Self-Directed Learning


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Definition of Self-Directed Learning
Self-Directed Learning is Fundamental to a CBA
Additional Resources Related to Self-Directed Learning

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Definition of Self-Directed Learning


The following definition of self-directed learning by Malcolm Knowles was retrieved from: https://ahappydiscovery.wordpress.com/2013/06/14/self-directed-learning-2/

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Self-directed learning refers to a family of related approaches to education that recognize that learners need to be taught how to develop skills in the effective use of learning strategies while they are learning academic concepts and content. All students need to learn and to learn how to learn.

It is often stated that we want students to assume ownership of their learning. When students assume ownership they accept responsibility for figuring out what they want to learn, what needs to be learned and how to manage their learning processes so they result in positive outcomes. Students recognize the power of, and responsibility for, making choices about their learning that will help them be prepared for successful and fulfilling lives. Assuming ownership transforms the role of student from one that is a passive recipient of information from others to an active participant in identifying and pursuing learning outcomes that will have the greatest impact on their lives and future success.

The role of counselors and teachers is also transformed when students assume ownership of their own learning. Educators are no longer the primary source of information to be transferred to students. Rather, they are freed up to perform the roles of coaches and facilitators who guide students in their decision making and learning rather than making decisions for them. Their role goes from educator-driven to student-driven learning. Rather than being told what to do, students heuristically establish and pursue their learning goals and through self-reflection take corrective action along their learning pathways to ensure the highest level of achievement.

In order for students to assume ownership of their learning and be responsible for selecting and achieving positive outcomes, they must become self-directed learners. Self-directed individuals actively manage their own lives rather than passively following the path of least resistance. These students are cognizant of their responsibility to make critical choices, plan to achieve critical goals, and control and manage their learning in ways that maximize their potential for achievement and success.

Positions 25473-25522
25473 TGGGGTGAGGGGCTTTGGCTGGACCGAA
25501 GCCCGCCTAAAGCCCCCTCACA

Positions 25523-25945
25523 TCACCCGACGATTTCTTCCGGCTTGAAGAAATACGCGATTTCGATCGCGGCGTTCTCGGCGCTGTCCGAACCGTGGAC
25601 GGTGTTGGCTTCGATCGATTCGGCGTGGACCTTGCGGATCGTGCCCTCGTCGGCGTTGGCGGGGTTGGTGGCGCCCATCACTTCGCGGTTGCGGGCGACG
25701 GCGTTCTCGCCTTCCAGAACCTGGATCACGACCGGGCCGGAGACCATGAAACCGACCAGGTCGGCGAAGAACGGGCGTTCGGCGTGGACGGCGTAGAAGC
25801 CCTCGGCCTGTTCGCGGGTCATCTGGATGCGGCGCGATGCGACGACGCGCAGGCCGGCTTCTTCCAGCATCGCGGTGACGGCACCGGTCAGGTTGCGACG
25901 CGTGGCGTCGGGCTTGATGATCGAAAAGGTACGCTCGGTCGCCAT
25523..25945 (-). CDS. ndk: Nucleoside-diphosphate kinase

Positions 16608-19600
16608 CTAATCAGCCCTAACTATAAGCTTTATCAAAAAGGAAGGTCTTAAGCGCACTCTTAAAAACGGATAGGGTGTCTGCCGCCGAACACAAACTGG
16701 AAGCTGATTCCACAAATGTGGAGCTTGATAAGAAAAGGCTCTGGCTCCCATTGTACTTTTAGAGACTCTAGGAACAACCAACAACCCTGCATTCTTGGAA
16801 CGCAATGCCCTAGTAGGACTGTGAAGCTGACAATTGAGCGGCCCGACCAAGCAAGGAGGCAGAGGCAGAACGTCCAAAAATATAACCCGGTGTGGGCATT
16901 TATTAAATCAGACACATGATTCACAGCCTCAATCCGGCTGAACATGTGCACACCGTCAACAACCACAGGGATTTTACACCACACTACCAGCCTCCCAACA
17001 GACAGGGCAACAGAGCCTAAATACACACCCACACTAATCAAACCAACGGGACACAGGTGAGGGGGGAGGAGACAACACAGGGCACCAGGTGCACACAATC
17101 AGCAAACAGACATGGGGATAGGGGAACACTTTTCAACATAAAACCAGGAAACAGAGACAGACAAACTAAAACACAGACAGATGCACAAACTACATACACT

Self-Directed Learning is Fundamental to a CBA

Acquiring essential self-knowledge and learning to be self-directed are important and desirable goals for all students and should be a focus for the work of all school counselors. Through interactions with the counseling program, all students are encouraged to identify their own life directions, make academic choices consistent with these directions, and connect their classroom learning to their life goals.

As noted above, even though the focus of self-direction is on the individual, the ability to self-direct and become proficient self-directed learners develops in social contexts. We are not born into this world with the ability to self-direct. It is a learned trait. In short, other people help encourage and nurture the process leading to mastery of self-directed learning processes. School counselors have such a role by acting as guides and facilitators.

Students need help in learning how to make meaningful choices, establish achievable goals, monitor their progress and evaluate their results. Self-directed learning is a blend of independence and interdependence. The “Help Seeking” topic under the “Relationships” construct provides additional insights into the need for and benefits of students seeking help to successfully address challenges in their learning which they are not fully prepared to handle.